A day in the life of a real estate entrepreneur in Shaoxing City

By Jinqi Lu/El Inde

White clouds floated in the air, and sunlight poured into the empty office. A forty year-old man with short black hair, wearing a brown tie and a dark blue suit sat on a light green sofa next to his desk in front of a large stack of papers.

The office YONGCHENG Real Estate office is located on the 18th floor of Wanda Plaza, and its branches are on Yucai Road and Jianhu Road in Shaoxing City, Zhejiang Province, in China. From the outside, the whole building is covered with dark yellow tiles.

Haiming Chen is the general manager. At the beginning of his shift, Chen opened the cuffs of his white shirt and then rolled them to the middle of his arm. Then he took off his gold-framed glasses and stared quietly out the window. 

The interior structure of YONGCHENG Real Estate Branch
in Shaoxing, Zhejiang Province, on Tuesday, Nov. 10, 2020.
Photograph by Jinqi Lu/El Inde.

Chen first came into contact with the real estate industry in 2015 when he saw an upward trend in housing prices. So he quickly quit his previous job in computer scanning and planned to get started in this new career.

“In my last job, I not only accumulated a lot of management experience but also suffered from cervical spondylosis, caused by the compression of the cervical spinal cord due to prolonged exposure to the computer,” Chen joked. 

The reason that most drew Chen to start this job was the agency’s commission of 1% or 1.5% of the house price. Moreover, housing prices in Shaoxing have risen very fast some time ago, and the prices have almost tripled since 2015. In this new job, Chen is mainly responsible for sales, filling in records of customer phone calls, customer return visits, contract signing, handling customers who violate regulations, and collecting customer data. At the same time, he needs to contact between 30 and 50 customers every day to explain the real estate transaction rules. 

“Our services include collecting government land auction information, collecting first-hand housing, and helping our customers sell or rent second-hand houses to establish outstanding partnerships with them,” Chen said.

One of the biggest challenges of his new job is that he must expand his legal knowledge, including understanding the “Contract Law”, “Urban Real Estate Management Law”, and “General Principles of the People’s Republic of China”  in order to communicate with clients.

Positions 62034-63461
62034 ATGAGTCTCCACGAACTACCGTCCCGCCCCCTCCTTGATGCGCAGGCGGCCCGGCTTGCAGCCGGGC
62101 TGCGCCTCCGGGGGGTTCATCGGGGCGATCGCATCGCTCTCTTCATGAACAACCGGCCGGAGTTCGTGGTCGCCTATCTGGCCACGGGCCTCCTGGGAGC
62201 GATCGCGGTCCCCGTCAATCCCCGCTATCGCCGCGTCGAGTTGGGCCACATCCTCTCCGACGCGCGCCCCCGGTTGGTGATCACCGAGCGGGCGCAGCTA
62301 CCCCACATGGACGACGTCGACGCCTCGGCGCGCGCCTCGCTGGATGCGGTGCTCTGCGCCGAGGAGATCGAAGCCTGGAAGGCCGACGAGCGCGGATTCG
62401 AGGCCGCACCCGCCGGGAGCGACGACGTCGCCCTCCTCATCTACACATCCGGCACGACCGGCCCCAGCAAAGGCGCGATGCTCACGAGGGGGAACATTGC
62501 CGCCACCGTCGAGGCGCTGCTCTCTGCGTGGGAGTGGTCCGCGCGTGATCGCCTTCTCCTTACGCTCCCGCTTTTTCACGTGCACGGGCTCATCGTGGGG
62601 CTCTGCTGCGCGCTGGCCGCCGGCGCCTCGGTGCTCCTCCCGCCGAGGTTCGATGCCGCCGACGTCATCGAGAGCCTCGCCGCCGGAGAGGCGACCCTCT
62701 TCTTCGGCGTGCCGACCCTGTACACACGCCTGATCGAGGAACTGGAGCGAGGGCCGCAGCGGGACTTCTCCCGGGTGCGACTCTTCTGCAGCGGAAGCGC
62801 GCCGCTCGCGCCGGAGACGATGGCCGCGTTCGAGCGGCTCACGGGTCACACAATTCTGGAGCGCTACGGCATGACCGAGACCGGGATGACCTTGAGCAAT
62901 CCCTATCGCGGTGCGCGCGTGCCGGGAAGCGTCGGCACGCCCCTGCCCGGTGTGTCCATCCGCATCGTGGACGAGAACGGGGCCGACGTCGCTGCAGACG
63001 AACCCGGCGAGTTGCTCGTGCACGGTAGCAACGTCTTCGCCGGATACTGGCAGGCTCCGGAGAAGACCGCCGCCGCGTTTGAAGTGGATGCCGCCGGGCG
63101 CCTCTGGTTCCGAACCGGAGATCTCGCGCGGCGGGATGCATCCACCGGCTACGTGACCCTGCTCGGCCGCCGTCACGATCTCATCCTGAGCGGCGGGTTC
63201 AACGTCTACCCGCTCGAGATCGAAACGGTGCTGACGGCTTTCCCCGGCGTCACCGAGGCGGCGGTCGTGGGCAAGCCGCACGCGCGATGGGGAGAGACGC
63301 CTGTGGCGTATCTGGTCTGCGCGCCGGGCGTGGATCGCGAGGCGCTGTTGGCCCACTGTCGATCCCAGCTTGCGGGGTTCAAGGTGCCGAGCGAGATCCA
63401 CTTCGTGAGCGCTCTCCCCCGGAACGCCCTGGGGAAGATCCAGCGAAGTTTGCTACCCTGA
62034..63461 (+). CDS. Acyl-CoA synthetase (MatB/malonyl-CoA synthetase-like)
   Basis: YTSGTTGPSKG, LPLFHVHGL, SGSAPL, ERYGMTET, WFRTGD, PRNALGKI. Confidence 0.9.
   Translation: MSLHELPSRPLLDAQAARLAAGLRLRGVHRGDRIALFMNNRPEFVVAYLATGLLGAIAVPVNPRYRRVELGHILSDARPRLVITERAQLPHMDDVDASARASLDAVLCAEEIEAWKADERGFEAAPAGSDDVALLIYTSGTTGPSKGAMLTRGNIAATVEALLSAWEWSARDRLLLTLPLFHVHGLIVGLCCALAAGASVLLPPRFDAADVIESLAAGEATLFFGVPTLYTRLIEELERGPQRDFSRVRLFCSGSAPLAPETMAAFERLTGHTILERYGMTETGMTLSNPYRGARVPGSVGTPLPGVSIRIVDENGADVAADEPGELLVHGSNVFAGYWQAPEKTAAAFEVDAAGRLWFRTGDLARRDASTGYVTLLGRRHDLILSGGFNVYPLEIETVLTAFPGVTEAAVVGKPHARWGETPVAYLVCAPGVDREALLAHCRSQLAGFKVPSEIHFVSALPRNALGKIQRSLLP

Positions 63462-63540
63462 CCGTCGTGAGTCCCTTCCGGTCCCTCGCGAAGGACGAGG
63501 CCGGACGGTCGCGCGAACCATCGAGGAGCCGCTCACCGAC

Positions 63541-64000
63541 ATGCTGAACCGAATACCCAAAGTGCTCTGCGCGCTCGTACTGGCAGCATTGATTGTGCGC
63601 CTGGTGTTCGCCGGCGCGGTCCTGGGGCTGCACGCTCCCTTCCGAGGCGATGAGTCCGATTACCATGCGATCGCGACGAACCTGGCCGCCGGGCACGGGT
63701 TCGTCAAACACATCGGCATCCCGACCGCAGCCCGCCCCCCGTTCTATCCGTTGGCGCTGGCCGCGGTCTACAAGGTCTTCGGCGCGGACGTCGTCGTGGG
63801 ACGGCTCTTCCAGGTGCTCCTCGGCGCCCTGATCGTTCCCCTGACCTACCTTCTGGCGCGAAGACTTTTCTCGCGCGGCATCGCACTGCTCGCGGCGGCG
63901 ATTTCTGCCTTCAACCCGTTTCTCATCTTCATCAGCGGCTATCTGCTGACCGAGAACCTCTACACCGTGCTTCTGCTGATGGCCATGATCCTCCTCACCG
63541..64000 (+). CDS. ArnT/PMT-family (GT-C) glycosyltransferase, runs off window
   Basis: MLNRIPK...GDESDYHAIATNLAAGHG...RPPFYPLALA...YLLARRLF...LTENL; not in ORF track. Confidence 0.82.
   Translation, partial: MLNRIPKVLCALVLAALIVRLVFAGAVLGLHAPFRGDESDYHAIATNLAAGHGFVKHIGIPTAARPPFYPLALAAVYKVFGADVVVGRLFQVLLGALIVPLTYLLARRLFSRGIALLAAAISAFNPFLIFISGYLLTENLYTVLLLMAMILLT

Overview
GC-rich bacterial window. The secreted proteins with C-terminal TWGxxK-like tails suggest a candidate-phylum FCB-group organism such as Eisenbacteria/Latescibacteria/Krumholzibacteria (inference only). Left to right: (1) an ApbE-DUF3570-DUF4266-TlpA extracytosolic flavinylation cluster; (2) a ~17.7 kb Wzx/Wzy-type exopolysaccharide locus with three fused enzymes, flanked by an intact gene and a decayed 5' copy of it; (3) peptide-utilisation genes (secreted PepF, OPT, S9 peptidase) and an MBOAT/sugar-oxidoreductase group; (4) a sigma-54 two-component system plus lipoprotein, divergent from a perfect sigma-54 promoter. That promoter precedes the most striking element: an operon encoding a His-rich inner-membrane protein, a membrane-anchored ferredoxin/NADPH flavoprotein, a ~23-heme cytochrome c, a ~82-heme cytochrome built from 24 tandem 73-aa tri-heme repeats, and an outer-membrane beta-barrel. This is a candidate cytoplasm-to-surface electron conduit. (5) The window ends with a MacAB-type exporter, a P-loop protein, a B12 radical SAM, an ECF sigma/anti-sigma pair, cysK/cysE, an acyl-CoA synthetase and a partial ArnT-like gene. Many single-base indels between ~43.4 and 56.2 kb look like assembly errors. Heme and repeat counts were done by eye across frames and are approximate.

“Before I focused on copywriting, and generally did not need to communicate with clients all the time, but now I have to talk non-stop, and in my spare time I need to learn some legal knowledge about real estate,” he said, shrugging helplessly.

The storefront of YONGCHENG Real Estate Branch in Shaoxing, Zhejiang Province. Photograph by Jinqi Lu/El Inde.

YONGCHENG Real Estate Company has a professional team of lawyers. After the client signs the contract, this team can help the company deal with some difficult legal issues. For example, if a client refuses to pay a commission, the employees of YONGCHENG Real Estate will first coordinate and require the customer to pay appropriate labor costs according to the contract. When the customer refuses to pay again, the lawyer hired by the company will file a lawsuit according to legal channels to protect the company’s interests.

According to Chen, house prices in his area rose by about 20% during the epidemic. “Perhaps there are more wealthy people in Shaoxing buying new houses, which has caused the prices of first-hand houses to push up the prices of second-hand houses,” Chen reflected.

It’s the end of Chen’s workday. Chen stood in the corner of the office with a cigarette in one hand as he closed the last contract with the other. Looking out the window, the sky dimmed as a bright light shone on Chen’s face. “Even if I’m tired, this job is one of the sources of my happiness,” he said.